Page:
Trump Was Reportedly Surprised To Hear That Not Everyone On Welfare Is Black

by Morgan Brinlee
Alex Wong/Getty Images News/Getty Images

Reports President Donald Trump had reportedly referred to Haiti and African nations as "sh*thole countries" earlier this week have renewed arguments he's racist. But while it was "sh*thole countries" that got everyone — and I do mean everyone — talking, it wasn't the first questionable remark on race Trump is reported to have made. According to an NBC News report, last year, Trump expressed surprise that not all welfare beneficiaries are black.

Trump appeared astonished to learn that not everyone on welfare is black during a March 2017 meeting with members of the Congressional Black Caucus, NBC News has reported. "Really? Than what are they?" Trump reportedly asked after one member noted that welfare reform would harm her constituents, "not all of whom are black."

According to a 2017 study from the Center on Budget and Policy Priorities, they're likely white. Some 6.2 million working-class whites benefited from federal safety-net and poverty reduction programs in 2014, more than any other racial or ethnic group. In fact, according to the Center on Budget and Policy Priorities, of all working-age adults without college degrees benefiting from such safety-net programs, half are white. In contrast, less than a quarter are black and a fifth are Hispanic.

At that same meeting, the president was also reportedly surprised to learn that no one in the Congressional Black Caucus personally knew Ben Carson, Trump's then-incoming Housing and Urban Development secretary. Yet even these are not the full extent of the questionable remarks Trump is reported to have made about race and ethnicity while in office or on the campaign trail.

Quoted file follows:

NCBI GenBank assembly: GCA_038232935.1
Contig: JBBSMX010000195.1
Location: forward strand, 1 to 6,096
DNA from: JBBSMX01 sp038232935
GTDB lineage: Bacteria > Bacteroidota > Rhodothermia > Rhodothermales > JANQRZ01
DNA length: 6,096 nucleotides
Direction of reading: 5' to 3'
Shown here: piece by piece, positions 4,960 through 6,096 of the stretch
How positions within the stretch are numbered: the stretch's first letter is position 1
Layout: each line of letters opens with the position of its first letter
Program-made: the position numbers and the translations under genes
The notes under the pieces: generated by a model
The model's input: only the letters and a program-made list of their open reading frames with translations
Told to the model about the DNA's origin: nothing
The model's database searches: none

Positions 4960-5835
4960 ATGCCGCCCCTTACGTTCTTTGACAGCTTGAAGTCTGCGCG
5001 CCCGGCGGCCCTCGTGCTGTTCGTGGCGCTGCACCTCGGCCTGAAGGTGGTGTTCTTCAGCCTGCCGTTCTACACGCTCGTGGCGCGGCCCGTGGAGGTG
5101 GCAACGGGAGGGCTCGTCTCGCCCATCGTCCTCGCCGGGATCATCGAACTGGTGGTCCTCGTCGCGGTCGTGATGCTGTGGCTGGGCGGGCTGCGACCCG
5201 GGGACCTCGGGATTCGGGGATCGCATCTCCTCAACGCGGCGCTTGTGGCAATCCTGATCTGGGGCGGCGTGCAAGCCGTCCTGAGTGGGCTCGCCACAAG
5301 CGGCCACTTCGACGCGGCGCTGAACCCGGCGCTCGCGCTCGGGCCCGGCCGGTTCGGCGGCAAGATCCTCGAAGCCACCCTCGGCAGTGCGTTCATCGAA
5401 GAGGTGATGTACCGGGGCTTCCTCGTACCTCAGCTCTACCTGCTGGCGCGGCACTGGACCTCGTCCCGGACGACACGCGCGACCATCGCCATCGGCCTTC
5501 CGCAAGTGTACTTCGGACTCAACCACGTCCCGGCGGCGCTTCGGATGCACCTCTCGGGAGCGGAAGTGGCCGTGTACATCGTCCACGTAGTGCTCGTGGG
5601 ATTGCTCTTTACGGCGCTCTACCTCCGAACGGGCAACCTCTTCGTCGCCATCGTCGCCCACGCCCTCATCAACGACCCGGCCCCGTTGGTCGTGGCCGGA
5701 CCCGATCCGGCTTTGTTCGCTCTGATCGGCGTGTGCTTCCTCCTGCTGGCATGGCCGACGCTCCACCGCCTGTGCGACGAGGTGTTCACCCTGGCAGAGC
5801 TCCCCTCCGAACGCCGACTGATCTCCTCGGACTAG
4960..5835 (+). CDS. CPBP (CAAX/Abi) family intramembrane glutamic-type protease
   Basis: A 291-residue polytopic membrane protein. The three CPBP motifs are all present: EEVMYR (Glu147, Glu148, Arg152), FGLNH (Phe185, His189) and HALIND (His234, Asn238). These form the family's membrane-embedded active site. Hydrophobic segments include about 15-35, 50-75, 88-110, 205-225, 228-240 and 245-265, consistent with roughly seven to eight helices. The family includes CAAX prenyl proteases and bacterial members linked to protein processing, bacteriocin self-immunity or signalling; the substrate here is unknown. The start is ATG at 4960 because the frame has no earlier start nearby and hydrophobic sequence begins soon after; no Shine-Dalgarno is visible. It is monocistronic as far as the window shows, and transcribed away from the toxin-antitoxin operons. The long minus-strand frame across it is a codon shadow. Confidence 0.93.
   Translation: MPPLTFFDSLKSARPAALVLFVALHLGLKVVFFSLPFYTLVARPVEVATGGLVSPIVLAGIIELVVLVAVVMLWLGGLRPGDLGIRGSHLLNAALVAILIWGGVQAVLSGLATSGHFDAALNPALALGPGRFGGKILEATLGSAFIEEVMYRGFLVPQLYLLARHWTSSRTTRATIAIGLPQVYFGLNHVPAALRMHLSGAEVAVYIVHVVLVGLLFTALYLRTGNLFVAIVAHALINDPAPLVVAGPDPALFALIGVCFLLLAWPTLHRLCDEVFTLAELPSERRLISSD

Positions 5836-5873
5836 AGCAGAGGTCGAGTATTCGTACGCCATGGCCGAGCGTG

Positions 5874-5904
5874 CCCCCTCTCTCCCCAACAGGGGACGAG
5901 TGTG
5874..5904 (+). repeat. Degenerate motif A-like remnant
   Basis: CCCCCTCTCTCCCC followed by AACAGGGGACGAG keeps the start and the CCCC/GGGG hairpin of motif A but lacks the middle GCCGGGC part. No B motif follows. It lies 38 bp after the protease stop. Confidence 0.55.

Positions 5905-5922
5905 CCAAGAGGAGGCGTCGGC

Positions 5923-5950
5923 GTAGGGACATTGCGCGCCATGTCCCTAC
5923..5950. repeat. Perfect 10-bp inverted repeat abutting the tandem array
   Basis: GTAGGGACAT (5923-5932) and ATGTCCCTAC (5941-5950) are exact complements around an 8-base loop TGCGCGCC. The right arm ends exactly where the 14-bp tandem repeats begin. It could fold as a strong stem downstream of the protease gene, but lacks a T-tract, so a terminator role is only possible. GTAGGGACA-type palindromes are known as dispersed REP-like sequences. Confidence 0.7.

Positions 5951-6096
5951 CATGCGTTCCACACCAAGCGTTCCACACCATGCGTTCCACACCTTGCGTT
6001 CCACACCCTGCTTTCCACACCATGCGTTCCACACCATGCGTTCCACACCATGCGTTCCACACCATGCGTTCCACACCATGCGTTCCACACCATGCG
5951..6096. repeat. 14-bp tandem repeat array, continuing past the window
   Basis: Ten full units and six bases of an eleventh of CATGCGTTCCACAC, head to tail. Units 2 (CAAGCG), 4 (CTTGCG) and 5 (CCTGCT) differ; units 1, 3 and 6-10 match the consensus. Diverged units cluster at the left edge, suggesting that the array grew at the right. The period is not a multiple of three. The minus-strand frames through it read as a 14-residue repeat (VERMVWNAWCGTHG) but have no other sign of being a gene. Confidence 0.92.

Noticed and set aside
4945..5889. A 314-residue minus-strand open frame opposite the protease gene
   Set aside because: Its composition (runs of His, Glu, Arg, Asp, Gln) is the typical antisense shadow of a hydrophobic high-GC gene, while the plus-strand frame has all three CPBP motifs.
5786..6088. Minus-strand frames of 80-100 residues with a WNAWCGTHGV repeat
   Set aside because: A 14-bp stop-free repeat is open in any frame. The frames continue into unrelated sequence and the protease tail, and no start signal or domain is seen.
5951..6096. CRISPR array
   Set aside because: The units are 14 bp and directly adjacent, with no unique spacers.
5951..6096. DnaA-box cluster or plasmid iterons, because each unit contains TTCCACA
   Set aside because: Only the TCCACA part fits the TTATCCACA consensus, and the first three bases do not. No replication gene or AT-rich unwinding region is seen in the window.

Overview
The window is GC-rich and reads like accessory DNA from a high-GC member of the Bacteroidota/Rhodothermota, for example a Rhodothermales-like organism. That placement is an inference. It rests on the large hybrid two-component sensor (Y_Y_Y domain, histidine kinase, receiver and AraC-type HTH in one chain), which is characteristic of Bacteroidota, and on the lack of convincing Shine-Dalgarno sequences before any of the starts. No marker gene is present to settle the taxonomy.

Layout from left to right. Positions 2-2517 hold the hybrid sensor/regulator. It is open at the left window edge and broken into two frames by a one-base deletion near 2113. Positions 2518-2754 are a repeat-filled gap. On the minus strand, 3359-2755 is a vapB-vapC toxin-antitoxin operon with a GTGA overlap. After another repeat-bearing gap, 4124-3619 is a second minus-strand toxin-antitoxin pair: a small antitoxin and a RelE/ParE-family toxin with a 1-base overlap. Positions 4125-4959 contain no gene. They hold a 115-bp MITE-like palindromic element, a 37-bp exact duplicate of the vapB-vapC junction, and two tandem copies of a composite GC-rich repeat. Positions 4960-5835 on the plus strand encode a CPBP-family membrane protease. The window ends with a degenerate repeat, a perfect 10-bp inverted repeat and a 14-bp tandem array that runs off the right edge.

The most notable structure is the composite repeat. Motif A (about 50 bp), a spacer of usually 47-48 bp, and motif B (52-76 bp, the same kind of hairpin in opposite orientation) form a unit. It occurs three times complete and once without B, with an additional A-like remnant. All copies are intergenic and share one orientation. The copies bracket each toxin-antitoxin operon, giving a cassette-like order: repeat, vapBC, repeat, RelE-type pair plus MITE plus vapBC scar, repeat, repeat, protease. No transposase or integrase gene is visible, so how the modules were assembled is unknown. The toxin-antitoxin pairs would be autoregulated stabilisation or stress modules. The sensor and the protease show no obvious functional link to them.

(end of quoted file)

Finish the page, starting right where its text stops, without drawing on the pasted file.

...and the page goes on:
In February, Trump stereotyped a black reporter by repeatedly assuming that because she was black she knew or had connections with the Congressional Black Caucus. "Tell you what, do you want to set up the meeting?" the president asked American Urban Radio Networks reporter April Ryan after she'd inquired if he planned to discuss his urban policy agenda with the political organization. "Do you want to set up the meeting? Are they friends of yours? Set up a meeting," Trump told Ryan.

Trump also appeared to stereotype African Americans while speaking at an August 2016 campaign rally in Dimondale, Michigan. "You're living in poverty, your schools are no good, you have no jobs, 58 percent of your youth is unemployed. What the hell do you have to lose?" Trump said in an off-the-cuff pitch to black voters.

But even those aren't the extent of Trump's remarks. Last fall, Trump reportedly grilled an expert in hostage policy about where she was from. When the woman said she was from New York the president appeared unsatisfied and asked her where "your people" came from, NBC News reported. When the woman then said her family had come to the United States from Korea, Trump reportedly asked one of his advisers why the "pretty Korean lady" wasn't negotiating with North Korea for them.

In December, the New York Times reported Trump had made disparaging remarks about Haitian and Nigerian immigrants during a June meeting with his national security team. While complaining about the number of Haitian immigrants in the U.S., Trump reportedly claimed they "all have AIDS" before charging that those who'd come from Nigeria would never "go back to their huts" once they'd seen the United States. The White House denied the Times' allegations.

While Trump has denied he used the phrase "shithole countries," the comment appears to fit well in what can only be described as a long-standing pattern of behavior for him. In fact, Trump's pattern of making derogatory remarks toward minorities appears to predate his presidency.